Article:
– Research Based Information Portal

Why Grafting Is Important

Grafting is important for a number of reasons. First, grafting emphasizes the use of genetics in overcoming abiotic and biotic crop stress. Heightened host resistance has proven time and again to be a foundational component of successful integrated crop management strategies. Second, grafted plants can be used in vegetable operations of nearly all sizes and types. In contrast, chemical and other tools (e.g., for disease control) are off limits to or a less viable option for some growers. Further, in contrast to pesticides, grafted vegetable plants can be prepared … and, possibly, sold … by farmers. Finally, in many regions and systems, grafted vegetable plants routinely outperform their ungrafted counterparts in terms of vigor, stress tolerance and/or yield. Overall, grafted plants can be used by nearly all growers of tomato, melon and other crops. Also, these same growers can prepare grafted plants themselves, purchase them, or create a business based on grafted plant production.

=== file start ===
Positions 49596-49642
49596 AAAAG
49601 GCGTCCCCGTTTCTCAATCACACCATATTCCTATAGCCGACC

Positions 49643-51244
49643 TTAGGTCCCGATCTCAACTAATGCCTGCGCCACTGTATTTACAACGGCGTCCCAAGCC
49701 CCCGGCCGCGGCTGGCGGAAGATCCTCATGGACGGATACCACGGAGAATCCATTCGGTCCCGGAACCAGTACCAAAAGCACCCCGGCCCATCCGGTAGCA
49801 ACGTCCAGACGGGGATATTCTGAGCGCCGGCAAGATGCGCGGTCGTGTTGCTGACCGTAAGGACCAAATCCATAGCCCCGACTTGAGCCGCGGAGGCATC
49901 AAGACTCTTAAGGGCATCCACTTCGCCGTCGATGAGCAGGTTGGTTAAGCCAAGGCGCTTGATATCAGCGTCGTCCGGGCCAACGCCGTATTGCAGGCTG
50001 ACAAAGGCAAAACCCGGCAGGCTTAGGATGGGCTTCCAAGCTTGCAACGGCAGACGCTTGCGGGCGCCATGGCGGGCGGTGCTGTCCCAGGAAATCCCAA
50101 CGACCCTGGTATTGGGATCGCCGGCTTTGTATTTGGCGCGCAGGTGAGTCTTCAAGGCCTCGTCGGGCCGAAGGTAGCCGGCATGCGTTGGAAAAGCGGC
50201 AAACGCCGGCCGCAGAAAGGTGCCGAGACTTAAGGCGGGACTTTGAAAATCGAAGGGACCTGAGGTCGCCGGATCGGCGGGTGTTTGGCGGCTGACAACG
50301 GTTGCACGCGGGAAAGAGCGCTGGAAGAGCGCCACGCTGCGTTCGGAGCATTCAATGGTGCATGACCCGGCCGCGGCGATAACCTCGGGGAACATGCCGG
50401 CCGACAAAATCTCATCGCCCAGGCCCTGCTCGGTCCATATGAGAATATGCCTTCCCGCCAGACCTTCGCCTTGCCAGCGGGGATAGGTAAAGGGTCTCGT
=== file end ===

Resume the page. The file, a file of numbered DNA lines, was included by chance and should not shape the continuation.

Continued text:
This Portal

This portal is designed to deliver current research-based information on the preparation, use, evaluation and purchase of grafted vegetable plants. This portal is a product of a university, USDA and industry team funded in part by Award #2011-51181-30963 of the USDA Specialty Crops Research Initiative titled “Development of Grafting Technology to Improve Sustainability and Competitiveness of the U.S. Fruiting Vegetable Industry.”

Our Goal and Approach

Our immediate goal is to assist the makers, distributors and users of grafted vegetable plants by providing current, research-based information that addresses specific obstacles to their success. Meeting this goal will enhance the productivity, profitability and sustainability of significant U.S. fruiting vegetable industries. We employ an integrated, stakeholder-driven, systems-based and outcome-oriented approach.



email facebook Follow on Twitter google rss  youtube


The listserv is a great place to learn what growers are doing with high tunnels, what crops and varieties do best, and what practices have been successful on local farms.

Subscribe Search Archive